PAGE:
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Health, Healing & Overcoming Difficulties

in Explore > Themes

At some point in our lives, we all suffer from illnesses of the body or the mind and we face tests and difficulties. This collection highlights resources dedicated to physical and spiritual health and well-being, healing, resilience and overcoming challenges.

What Happens When Your Faith is Tested – A Personal Reflection

July 26, 2015, in Articles > Baha'i Life, by

There are many ways in which your faith, your belief in Baha’u’llah and His teachings, can be tested. In its most outwardly violent form, some of us are publicly persecuted, discriminated against, or pressured to recant. Some of us are tested by calamities and intense physical suffering, like the loss of a loved one, or the destruction of everything you own. For some, other people — including other Baha’is — are a test of faith. Who hasn’t experienced difficulties with someone who just “rubs you the wrong way” or whose understanding of a teaching stands in sharp contrast to your own? And we can all be a test to ourselves. I was once asked, “What do you do when there is an aspect of your religion that troubles you? What do you do then?” I mumbled through an answer but studying excerpts from the 19 April 2013 message from the Universal House of Justice has helped me think through my answer to this question more profoundly.

The letter is in response to an individual who wrote that the Baha’i law of chastity is too difficult for Western believers to follow and they expressed a concern over the widening gulf between the principles of the Faith and the accepted norms of the wider society. How could this gulf possibly be crossed when it’s widening every day by almost everyone around us? While chastity is the subject of the letter, I found it incredibly useful as so many of my tests have been in trying to bridge that gulf between the laws I strive to obey, or the teachings I strive to understand, and world around me. Whether your faith is tested in regards to the sacred role of sexuality within a marriage between a man and a woman, abstinence from alcohol and drugs, obeying the laws of daily prayer and meditation, struggling to fast in a meaningful manner, or abstaining from backbiting — or any other Baha’i law — I think this letter provides an excellent map for navigating the murky waters of doubt.

The letter from the Universal House of Justice beautifully explains the context of this struggle. The letter addresses the fact that the Baha’i Faith has redefined what religion and religious laws are. The Universal House of Justice explains:

We live in an age when the role of religion in shaping human thought and in guiding individual and collective conduct is increasingly discounted. In societies that have bowed to the dictates of materialism, organized religion is seeing the sphere of its influence contract, becoming confined mostly to the realm of personal experience. Not infrequently the laws of religion are regarded as arbitrary rules blindly obeyed by those incapable of independent thought or as a prudish and outdated code of conduct hypocritically imposed upon others by advocates who, themselves, fail to live up to its demands. Morality is being redefined in such societies, and materialistic assumptions, values, and practices pertaining to the nature of humankind and its economic and social life are taking on the status of unassailable truth.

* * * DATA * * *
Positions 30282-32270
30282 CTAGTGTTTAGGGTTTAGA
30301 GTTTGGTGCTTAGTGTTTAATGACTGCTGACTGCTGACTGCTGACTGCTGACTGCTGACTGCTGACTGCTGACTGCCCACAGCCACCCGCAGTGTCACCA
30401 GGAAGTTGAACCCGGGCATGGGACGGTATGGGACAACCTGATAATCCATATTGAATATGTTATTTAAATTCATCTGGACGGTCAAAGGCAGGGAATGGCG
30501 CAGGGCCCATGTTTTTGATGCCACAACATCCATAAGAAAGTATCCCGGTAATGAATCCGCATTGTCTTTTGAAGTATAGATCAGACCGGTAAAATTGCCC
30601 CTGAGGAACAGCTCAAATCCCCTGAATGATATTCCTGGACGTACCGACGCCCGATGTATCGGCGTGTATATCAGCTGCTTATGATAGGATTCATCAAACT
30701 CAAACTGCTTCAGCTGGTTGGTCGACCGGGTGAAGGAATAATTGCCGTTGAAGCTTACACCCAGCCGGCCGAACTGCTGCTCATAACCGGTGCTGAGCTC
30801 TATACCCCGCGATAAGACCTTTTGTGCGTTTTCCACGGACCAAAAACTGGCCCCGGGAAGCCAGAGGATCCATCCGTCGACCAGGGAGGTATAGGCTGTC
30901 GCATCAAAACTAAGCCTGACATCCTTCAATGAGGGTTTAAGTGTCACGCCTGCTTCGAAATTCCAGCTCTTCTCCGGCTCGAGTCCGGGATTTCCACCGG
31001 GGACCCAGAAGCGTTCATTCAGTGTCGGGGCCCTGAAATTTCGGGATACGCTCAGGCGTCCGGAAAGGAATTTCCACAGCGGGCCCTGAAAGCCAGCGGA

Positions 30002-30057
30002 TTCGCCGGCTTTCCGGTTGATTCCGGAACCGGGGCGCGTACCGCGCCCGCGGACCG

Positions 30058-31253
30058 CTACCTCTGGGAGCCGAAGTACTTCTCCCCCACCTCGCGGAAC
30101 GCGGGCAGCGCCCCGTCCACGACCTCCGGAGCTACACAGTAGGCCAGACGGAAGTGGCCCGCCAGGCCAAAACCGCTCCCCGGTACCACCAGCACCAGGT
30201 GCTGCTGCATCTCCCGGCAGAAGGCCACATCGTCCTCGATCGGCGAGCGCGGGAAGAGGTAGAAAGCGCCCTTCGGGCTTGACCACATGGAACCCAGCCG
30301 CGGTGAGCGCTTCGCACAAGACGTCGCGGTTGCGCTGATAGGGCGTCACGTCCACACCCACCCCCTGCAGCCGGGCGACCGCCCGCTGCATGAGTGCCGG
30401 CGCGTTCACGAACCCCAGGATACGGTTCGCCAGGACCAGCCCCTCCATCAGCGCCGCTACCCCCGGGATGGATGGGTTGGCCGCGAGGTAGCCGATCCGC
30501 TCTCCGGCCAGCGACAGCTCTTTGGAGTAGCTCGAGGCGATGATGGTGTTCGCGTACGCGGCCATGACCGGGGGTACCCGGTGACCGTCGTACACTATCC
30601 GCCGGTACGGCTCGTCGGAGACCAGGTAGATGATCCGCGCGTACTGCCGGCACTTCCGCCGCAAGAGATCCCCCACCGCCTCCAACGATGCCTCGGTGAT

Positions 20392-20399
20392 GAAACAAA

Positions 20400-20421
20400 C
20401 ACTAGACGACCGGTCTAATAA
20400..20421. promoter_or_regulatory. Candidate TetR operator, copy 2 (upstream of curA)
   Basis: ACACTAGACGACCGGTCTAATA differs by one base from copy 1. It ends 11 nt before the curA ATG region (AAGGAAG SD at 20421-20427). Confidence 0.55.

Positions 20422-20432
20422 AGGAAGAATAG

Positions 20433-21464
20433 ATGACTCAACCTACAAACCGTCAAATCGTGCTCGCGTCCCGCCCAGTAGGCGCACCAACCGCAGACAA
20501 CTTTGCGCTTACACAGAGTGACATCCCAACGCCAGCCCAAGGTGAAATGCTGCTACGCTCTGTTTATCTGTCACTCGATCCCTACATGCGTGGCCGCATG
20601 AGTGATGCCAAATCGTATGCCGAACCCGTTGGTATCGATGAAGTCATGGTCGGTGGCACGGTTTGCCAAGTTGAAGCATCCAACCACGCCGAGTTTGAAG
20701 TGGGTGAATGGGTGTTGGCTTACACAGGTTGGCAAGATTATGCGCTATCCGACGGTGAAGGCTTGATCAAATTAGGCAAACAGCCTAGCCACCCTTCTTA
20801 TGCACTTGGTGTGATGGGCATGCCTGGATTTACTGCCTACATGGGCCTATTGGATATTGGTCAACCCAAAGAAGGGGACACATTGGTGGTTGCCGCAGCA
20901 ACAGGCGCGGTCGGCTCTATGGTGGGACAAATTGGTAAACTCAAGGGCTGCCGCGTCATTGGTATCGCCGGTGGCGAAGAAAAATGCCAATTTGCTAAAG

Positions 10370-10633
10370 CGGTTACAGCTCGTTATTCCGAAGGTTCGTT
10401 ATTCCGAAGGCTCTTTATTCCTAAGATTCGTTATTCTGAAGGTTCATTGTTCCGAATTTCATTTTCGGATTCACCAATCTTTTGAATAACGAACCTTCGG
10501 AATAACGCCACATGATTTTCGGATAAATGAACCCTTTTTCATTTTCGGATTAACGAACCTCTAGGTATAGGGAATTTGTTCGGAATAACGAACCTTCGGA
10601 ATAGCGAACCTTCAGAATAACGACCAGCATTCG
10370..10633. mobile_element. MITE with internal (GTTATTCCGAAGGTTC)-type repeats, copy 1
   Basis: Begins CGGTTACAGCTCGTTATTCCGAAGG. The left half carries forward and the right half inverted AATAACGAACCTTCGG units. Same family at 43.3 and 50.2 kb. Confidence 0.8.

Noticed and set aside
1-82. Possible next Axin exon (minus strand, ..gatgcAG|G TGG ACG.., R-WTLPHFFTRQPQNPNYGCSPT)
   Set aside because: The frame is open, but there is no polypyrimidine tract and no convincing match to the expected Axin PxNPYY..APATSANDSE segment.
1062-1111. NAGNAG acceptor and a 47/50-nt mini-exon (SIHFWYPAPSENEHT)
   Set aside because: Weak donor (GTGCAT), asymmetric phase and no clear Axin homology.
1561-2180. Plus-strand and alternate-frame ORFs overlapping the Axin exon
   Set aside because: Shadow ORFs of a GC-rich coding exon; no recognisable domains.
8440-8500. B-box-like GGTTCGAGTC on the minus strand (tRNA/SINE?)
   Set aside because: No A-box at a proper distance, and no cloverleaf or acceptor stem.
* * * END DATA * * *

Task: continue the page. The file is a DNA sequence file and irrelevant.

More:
Once you are aware of your context, it is easier to think outside of it and better appreciate the teachings of the Faith. When the House of Justice describes how religious laws are perceived, it helps me understand how Baha’i religious laws defy that context and are something completely different.

The Universal House of Justice also describes the struggle of trying to bridge the gap between the teachings and the disintegrating society all around us. It writes:

Throughout the world, in diverse cultures, Baha’is encounter values and practices that stand in sharp contrast to the teachings of the Faith. Some are embedded in social structures, for instance, racial prejudice and gender discrimination, economic exploitation and political corruption. Others pertain to personal conduct, especially with respect to the use of alcohol and drugs, to sexual behaviour, and to self-indulgence in general. If Baha’is simply surrender to the mores of society, how will conditions change?

I was moved by its acknowledgement of how intense this struggle is. The message goes on to say:

Young Baha’is especially need to take care, lest they imagine they can live according to the norms of contemporary society while adhering to Baha’i ideals at some minimum level to assuage their conscience or to satisfy the community, for they will soon find themselves consumed in a struggle to obey even the most basic of the Faith’s moral teachings and powerless to take up the challenges of their generation. “Wings that are besmirched with mire can never soar,” Baha’u’llah warns. The inner joy that every individual seeks, unlike a passing emotion, is not contingent on outside influences; it is a condition, born of certitude and conscious knowledge, fostered by a pure heart, which is able to distinguish between that which has permanence and that which is superficial.

I think when I answered my friend, I spoke about my certitude in the truth of the Faith and perhaps I gave a false impression of having blind faith, or that my certainty allows me to gloss over those teachings or laws that puzzle or challenge me. I should have also mentioned “conscious knowledge”. I can’t tell myself that although there are some aspects of the Faith that I can understand less than others, that I accept it all blindly – I need to meditate and study those aspects of the Faith that I have the hardest time upholding and understanding. I need to examine the Writings of the Bab, Baha’u’llah, Abdu’l-Baha, Shoghi Effendi and see what the House of Justice has to say on those subjects — perhaps someone with an identical struggle has written to it for guidance.

The letter goes on to say: